Be reasonable; don’t suggest a Saturday/Sunday stay when you know it is a business meeting that needs to take place during the week. You don’t like travelling away from your family over the weekend, and neither do meeting attendees. Also, know your holidays on both sides of the border!

2. Incomplete function space grids or quoting the bare minimum meeting space sizes to accommodate the group.

With space optimization, a reality at many properties, quoting the bare minimum size meeting room for the group is standard practice. This can put you at a competitive disadvantage because groups generally want more room to move, and set-ups are less traditional (i.e. incorporating new trends in meeting design so the old formulas of what fits 50 in half rounds are not always accurate).

If a client asks you for ceiling height and square footage of the room, and you don’t fully complete the form, you are sending a clear message: You are creating work for them. You want to make it easy for them to select your product, except now they have to spend time doing the research themselves.

3. Non-response to RFP.

If you do not have a robust system of receiving, vetting and acting on RFPs within a 24-to-48-hour time period then you need one as soon as possible. Chasing down responses is both frustrating and time consuming to a client. If this becomes a trend with a particular supplier, then it cannot help but impact willingness to source that supplier for future meetings. The natural instinct is to work with people who make your life easier and whom you make feel valued.

4. Not completing information fully (i.e., applicable taxes, resort fees, surcharges).

We know some of the questions that are asked are sometimes tedious and repetitive. However they are asked for a reason. Taxes, fees, and surcharges can change and certainly vary between cities, regions and venues. Including all critical information when putting together budgets for buyers can make a huge difference in the overall costs.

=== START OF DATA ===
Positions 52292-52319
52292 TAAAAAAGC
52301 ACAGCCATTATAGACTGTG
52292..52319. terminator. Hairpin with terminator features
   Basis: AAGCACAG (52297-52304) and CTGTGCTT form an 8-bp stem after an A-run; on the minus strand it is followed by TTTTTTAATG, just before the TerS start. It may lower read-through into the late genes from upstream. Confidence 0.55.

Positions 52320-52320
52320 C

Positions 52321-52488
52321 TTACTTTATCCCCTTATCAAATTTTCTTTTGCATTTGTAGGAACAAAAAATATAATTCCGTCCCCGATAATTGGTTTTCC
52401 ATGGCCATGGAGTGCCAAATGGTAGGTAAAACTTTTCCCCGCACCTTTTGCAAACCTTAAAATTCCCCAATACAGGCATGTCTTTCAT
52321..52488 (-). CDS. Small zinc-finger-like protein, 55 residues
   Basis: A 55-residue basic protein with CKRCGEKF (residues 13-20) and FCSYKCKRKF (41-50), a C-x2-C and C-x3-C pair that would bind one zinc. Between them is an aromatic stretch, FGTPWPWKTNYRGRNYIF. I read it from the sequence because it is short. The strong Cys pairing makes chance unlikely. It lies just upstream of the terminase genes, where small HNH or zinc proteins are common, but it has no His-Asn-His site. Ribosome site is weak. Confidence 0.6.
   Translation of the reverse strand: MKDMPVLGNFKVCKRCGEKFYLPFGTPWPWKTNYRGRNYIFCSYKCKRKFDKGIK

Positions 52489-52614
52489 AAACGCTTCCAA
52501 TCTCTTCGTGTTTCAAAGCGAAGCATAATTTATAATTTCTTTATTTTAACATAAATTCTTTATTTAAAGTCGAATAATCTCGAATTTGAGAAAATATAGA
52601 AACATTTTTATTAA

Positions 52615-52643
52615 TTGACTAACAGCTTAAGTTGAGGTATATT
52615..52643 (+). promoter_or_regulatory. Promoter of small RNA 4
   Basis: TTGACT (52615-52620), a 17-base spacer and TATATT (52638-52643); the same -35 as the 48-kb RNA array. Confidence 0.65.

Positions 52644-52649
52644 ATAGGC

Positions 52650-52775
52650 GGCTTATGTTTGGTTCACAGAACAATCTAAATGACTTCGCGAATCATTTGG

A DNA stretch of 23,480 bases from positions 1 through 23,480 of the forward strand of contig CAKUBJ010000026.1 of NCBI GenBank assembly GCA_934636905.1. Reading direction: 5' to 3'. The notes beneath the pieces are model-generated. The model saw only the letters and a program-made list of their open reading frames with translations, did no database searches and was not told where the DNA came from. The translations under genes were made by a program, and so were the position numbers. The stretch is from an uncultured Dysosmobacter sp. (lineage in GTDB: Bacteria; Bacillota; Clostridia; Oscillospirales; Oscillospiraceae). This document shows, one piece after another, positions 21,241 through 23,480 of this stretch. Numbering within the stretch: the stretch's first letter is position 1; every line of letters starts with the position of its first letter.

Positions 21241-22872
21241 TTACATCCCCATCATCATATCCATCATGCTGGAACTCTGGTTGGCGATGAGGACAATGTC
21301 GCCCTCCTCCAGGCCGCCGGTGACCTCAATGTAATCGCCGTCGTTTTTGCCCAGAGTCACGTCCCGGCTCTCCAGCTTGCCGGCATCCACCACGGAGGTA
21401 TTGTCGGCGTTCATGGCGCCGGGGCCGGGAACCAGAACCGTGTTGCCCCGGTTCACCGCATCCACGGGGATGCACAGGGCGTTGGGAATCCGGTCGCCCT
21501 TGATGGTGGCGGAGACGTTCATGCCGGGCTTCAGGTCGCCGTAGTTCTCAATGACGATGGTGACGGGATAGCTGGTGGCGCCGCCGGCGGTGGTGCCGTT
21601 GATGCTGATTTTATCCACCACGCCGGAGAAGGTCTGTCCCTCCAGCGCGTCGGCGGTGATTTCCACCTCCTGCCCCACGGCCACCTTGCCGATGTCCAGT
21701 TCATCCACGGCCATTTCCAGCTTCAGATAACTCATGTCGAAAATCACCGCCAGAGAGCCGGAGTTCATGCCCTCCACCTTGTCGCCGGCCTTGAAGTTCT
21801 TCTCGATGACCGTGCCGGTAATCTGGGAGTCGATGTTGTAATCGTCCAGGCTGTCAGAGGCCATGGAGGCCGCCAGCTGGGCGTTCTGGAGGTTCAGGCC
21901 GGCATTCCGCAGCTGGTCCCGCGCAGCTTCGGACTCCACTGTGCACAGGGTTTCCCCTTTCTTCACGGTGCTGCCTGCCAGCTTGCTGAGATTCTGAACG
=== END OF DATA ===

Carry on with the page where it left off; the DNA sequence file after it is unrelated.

In today’s automated world, it’s important to build a connection with your customer. Understanding their frustrations and then exceeding their expectations by avoiding the above will make it easier to do business with you.

Now, let’s flip to the other side of the buyer/supplier relationship. Suppliers are just as frustrated by the lack of information and response they receive from clients.

The supplier’s perspective

Quoting dates, rates and space is more complicated and time consuming than ever. There are daily meetings to determine what to quote and which space to offer. Suppliers are under constant pressure from revenue managers to continue to push profitability and also from the directors of sales to “close on the business.”

Here are the most common frustrations from the supplier’s side:

1. RFPs with lack of information

History and background info may not always be available, but clients should try to include it whenever it is. Other information that your suppliers are looking for in order to complete the best response is:

  • Value of your group — Do you use the spa, golf, restaurants, lounges? What other incremental revenue does your group bring, not just rooms and meeting space? The hotel needs to understand the total package of why they want your group. This knowledge will help you leverage your spend.
  • Demographics — Tell the supplier the age, activity level and type of group so they can showcase to you why their product is the perfect fit for your group.
  • History — What has worked in the past, level of hotel, resort versus city? You don’t need to share rates, but if you can share level of hotel that will ensure your hotel partner or GSO is not sending it to a Four Points when you want Ritz-Carlton.